I've noticed that many (many) elevator and access buttons are behind trash cans. Find me the logic in that. This is in Heritage especially, a technically accessible building complex.
Sometimes access buttons are broken for long periods of time. (for instance, I haven’t been able to get in the front of the Tanner on my own for a couple of weeks).
I was grateful for portal. But I don’t know a good way to communicate that to someone like a VP of an University. With it getting more and more difficult for me to do things like open doors on my own, I’m always looking for shortcuts and ways to make things easier for me that I used to do for myself more easily.
The office of Accessibility is pretty inaccessible. I can’t email to set up an appointment (You have to call during certain hours) and the appointment has to be in person. Also, there is not answering machine.
When I became disabled, I felt I became worthless to both BYU and church. I have contributed so much to both. Feeling forgotten and cast aside has been the foundation of my faith crisis.
I was refused accommodations when I became wheelchair bound. Which, I know is absolutely illegal, but it’s hard to know which fights to choose.
There is virtually no training for faculty members about accommodations and accessibility. Many of my good experiences with professors involved me doing that training myself and them being willing to learn from what I was saying. Many of my worst experiences with professors involved me being accused of asking for special treatment and denied accommodations. At the time I didn’t know enough about my rights to identify this for the discrimination that it was, and even if I had the power dynamic in confronting a faculty member for that is impossible to grapple with.
I only had one professor that pushed back when I asked for help. But I wish that all of my professors would have recognized that my truancy and incomplete assignments were a red flag and reached out to me. But the University Accessibility Center did their job. I do wish they had followed up with me.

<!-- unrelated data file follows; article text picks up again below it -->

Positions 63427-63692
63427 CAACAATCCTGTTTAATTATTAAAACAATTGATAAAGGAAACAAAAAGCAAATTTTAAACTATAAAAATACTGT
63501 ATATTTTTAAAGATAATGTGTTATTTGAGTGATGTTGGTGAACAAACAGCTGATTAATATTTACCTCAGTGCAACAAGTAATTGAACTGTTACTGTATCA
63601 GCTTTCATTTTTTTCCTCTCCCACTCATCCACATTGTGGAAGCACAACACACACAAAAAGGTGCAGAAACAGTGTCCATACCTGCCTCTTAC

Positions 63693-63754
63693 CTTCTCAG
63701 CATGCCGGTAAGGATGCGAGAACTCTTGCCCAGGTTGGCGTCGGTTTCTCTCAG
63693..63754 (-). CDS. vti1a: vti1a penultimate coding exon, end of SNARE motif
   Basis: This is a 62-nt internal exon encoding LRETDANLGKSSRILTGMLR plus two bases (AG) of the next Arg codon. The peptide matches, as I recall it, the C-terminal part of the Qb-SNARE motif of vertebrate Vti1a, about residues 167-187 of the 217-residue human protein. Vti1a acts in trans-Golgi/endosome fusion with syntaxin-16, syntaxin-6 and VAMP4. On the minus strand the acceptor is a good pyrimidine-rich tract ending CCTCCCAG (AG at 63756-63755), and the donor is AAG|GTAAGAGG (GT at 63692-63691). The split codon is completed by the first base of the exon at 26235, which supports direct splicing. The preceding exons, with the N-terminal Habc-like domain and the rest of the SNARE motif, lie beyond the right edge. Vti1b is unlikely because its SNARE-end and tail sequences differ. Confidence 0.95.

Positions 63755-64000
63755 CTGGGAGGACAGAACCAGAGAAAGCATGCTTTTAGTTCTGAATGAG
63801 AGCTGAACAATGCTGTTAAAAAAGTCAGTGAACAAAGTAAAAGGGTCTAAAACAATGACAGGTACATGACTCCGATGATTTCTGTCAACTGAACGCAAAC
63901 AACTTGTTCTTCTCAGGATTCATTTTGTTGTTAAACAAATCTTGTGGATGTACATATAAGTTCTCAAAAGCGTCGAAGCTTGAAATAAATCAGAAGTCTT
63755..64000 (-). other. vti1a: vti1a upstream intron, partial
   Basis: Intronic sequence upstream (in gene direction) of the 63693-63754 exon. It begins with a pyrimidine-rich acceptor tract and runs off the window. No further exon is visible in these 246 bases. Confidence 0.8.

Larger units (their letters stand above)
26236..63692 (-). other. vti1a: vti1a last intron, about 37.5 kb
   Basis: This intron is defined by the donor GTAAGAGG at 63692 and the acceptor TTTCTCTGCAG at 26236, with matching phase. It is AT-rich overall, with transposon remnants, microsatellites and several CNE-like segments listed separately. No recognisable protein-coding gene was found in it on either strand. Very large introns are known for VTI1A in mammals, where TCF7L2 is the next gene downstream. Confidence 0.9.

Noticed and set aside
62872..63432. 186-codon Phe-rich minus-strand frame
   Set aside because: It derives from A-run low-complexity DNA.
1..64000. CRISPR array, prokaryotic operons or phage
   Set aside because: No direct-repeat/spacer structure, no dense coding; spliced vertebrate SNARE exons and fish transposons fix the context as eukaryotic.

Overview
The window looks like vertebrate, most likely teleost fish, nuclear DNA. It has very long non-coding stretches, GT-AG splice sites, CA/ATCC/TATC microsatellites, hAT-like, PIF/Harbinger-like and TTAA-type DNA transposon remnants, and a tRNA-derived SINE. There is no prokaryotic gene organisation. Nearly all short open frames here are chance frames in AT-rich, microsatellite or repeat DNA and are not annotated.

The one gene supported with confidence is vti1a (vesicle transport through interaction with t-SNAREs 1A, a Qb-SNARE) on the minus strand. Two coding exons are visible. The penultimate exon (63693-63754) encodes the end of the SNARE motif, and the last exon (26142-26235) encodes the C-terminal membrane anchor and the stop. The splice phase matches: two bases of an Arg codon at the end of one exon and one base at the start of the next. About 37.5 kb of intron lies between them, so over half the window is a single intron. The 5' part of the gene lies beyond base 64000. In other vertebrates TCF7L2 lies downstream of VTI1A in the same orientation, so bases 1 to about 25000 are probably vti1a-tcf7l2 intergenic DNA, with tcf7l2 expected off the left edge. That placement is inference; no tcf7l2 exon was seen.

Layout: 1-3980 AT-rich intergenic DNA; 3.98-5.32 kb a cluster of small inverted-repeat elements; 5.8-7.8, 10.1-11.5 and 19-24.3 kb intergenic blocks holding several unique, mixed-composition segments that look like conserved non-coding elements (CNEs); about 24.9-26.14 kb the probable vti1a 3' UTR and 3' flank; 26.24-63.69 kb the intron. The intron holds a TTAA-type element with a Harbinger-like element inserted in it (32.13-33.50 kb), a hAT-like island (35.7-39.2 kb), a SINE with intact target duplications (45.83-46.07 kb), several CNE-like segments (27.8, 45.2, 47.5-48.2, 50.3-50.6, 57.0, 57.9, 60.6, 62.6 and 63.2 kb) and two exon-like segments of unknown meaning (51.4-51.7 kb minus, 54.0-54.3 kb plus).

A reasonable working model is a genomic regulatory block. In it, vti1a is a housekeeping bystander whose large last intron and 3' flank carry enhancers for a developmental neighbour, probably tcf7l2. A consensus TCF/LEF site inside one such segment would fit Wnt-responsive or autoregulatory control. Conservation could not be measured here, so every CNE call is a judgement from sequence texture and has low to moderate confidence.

I asked them, “What can I do from here?” They said, there wasn’t anything I could do. As getting copies and doctors notes are a long process, I asked them if I could get them and bring them back later in the semester. They replied that it would probably be too late by then. They only let me to talk with a secretary while all this was happening, I never got referred to anyone else. As a freshman, I didn’t know what to do or how to advocate for myself, and so I just took their authority to be correct.
I wheeled back to Helaman Halls, building 9, and the elevator was out of order, I couldn’t call the elevator car to the 1st floor. This has happened two times just this semester, the second one being at the Brimhall, where the elevator was out for a day. Nine out of ten times, the elevators will work, but that one out of ten time is always a killer for me and the professors.
To be honest, I didn’t think I fit under the requirements to receive any accommodations. So i didn’t ask for any specific resources… I honestly thought the UAC was more for those who had a learning disability or just needed extra help from a peer because they can’t take notes or something. I really don’t know. But for some reason I didn’t feel like my case fit the criteria because I was still able to get all my work in on time on my own.
Accessibility allows us to be more inclusive because it helps people who have a disability feel like they can participate like everyone without being singled out.
The most difficult part about this journey is feeling accepted by others. I once heard a professor in my major say, "I don't even get why students need these accommodations. Back in my day we just sucked it up." That really made me feel small and I just kinda brushed it off. I have also had professors look at me like I'm lying or making up my sickness - whether that be emotional or physical.
I did notice that my map of the campus became very different and I became accustomed to remembering where the elevators were instead of stairs. Whenever an elevator would be broken I would have to go out of my way to find another one that would get me to my destination
I believe I was very lucky that I was extra motivated at the start of the semester so I got ahead of all my classes so when I needed to take 2+ weeks off to recover from surgery instead of having to withdraw from classes
Most people don’t know I have this hidden disability, and though I make it work, plenty of things slip through the cracks and can be really hard to recover from… I feel like I am unable to take care of my mental health needs without seriously harming my academic record, and as a student fully supporting myself financially, scholarships are pretty important. I wish there were better ways to communicate such things with teachers, that don’t take months to years of medical documentation and jumping through hoops.